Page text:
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Fresh Ebola fears hit airline stocks

DALLAS (AP) — News that a nurse diagnosed with Ebola flew on a plane full of passengers raised fear among airline investors that the scare over the virus could cause travelers to avoid flying.

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Landscape architect behind several TCU landmarks acquired

The Dallas design firm behind several Texas Christian University projects, as well as Globe Life Park in Arlington and AT&T Stadium, has been acquired by Rvi Planning + Landscape Architecture.

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Fort Worth launching Stockyards design task force

The task force, to be chaired by the Fort Worth architect Eric Hahnfeld, would be responsible for confirming the boundaries of the city's planned Stockyards design district and reviewing the work of a consultant.

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GE rises most in year with equipment order increases, including at Fort Worth locomotive unit

NEW YORK — General Electric Co. beat analysts' profit estimates in the third quarter as Chief Executive Officer Jeffrey Immelt squeezed more costs from the manufacturing units.

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Social House Fort Worth plans to open mid-November

Social House has leased 5,045 square feet at 2801-2873 W Seventh St. in Fort Worth, according to Xceligent Inc.

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Irving-based Michaels begins trading after IPO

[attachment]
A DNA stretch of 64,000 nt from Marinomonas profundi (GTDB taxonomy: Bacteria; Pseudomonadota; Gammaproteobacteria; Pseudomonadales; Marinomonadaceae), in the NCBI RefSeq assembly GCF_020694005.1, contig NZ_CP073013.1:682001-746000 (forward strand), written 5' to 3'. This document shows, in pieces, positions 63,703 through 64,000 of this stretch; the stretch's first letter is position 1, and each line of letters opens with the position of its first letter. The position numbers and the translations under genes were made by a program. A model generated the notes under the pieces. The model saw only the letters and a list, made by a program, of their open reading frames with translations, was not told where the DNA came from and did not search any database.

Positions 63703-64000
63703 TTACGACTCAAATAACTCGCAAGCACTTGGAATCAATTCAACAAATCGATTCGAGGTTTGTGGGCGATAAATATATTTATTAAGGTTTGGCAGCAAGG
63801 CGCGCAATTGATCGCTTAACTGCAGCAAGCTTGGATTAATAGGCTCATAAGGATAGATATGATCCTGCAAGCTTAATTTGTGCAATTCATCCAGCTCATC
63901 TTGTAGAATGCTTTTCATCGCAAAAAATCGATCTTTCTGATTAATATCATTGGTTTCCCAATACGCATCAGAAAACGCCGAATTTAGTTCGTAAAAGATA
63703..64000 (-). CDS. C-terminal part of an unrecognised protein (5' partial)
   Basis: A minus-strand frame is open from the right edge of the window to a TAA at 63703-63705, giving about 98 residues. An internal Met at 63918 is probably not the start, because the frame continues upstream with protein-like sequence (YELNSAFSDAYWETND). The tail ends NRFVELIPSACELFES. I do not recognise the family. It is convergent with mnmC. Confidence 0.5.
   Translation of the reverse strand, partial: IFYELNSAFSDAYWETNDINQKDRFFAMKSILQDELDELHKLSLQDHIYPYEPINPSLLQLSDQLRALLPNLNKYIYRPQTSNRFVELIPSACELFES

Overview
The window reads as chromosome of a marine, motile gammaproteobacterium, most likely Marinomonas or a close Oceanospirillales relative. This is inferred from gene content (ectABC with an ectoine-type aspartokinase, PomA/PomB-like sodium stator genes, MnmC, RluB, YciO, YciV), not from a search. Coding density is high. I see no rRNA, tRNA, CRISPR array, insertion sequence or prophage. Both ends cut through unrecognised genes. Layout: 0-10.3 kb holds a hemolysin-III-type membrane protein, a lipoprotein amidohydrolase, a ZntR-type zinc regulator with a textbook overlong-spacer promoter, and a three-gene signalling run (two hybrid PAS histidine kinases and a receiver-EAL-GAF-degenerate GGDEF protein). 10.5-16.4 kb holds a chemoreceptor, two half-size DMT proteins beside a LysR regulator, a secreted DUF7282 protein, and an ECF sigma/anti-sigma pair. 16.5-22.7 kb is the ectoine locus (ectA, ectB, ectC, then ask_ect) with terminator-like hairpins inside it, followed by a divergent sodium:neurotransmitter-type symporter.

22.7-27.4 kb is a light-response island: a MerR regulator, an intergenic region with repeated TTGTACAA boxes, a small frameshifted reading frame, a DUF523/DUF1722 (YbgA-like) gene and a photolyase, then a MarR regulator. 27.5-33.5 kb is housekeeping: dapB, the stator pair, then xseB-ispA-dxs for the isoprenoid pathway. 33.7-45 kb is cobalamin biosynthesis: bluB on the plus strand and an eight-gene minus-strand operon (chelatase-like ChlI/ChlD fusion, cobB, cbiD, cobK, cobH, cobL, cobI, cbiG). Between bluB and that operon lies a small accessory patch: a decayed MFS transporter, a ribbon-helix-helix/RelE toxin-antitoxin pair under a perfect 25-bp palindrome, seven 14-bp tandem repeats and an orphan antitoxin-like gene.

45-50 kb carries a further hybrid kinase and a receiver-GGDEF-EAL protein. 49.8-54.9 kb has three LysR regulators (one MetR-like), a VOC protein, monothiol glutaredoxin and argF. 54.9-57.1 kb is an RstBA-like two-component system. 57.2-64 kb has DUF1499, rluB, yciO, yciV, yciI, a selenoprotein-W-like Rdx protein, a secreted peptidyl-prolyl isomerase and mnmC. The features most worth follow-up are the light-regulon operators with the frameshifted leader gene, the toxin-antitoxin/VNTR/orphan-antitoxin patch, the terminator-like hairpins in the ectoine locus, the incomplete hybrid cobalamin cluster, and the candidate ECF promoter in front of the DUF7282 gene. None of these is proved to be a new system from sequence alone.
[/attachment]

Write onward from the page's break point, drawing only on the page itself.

NEW YORK (AP) — Michaels has crafted its way back to the stock market, raising $472 million in an initial public offering.

It priced 27.8 million shares at $17 each, at the low end of its predicted range. That suggests tepid demand for its stock, which is set to start trading Friday. It could raise up to $543 million if underwriters use their option to buy additional shares.

Irving, Texas-based Michaels Cos., which operates under its name and Aaron Brothers, is the largest arts and crafts chain in North America by store count.

Its offering, coming as the IPO market heats up, tests investors' enthusiasm for the highly fragmented $30 billion arts and crafts industry. Michaels has faced tough competition from discounters — Wal-Mart Stores Inc., for example, recently brought back its fabric offerings — and online king Amazon.com.

"There's just no wow," said Brian S. Sozzi, CEO of Belus Capital Advisors. "With an IPO in retail, you want a growth concept. Michaels is still a destination for fabric and household crafts. But online competition has grown substantially."

Michaels has been late to the online party, launching its e-commerce business only earlier this year.

The company has said it sees growth opportunities. In regulatory filings, it said that North America could potentially grow to 1,500 Michaels stores. It currently operates 1,263 Michaels stores and 118 Aaron Brothers stores.

It plans to open 40 to 45 new Michaels stores in North America this fiscal year, including 10 to 15 relocations, and sell some products only online. It's also aiming to increase its offerings of more exclusive products, largely through private brands.

For its latest fiscal year, which ended on Feb. 1, sales rose nearly 4 percent to $4.6 billion. Net income rose to $243 million from $200 million.

Private equity firms Bain Capital LLC and Blackstone Group LP bought the company in a $6 billion leveraged buyout eight years ago.

The arts and crafts chain plans to use the IPO's proceeds to pay down its debt. It had $3.7 billion of debt on its books as of May 3.

The IPO, delayed two years after its-then CEO John Menzer resigned after a stroke, comes amid a market rush. It's the third-busiest week for IPOs since 2000, according to IPO investment adviser Renaissance Capital.

The stock is expected to being trading Friday on the Nasdaq under the symbol "MIK."
 

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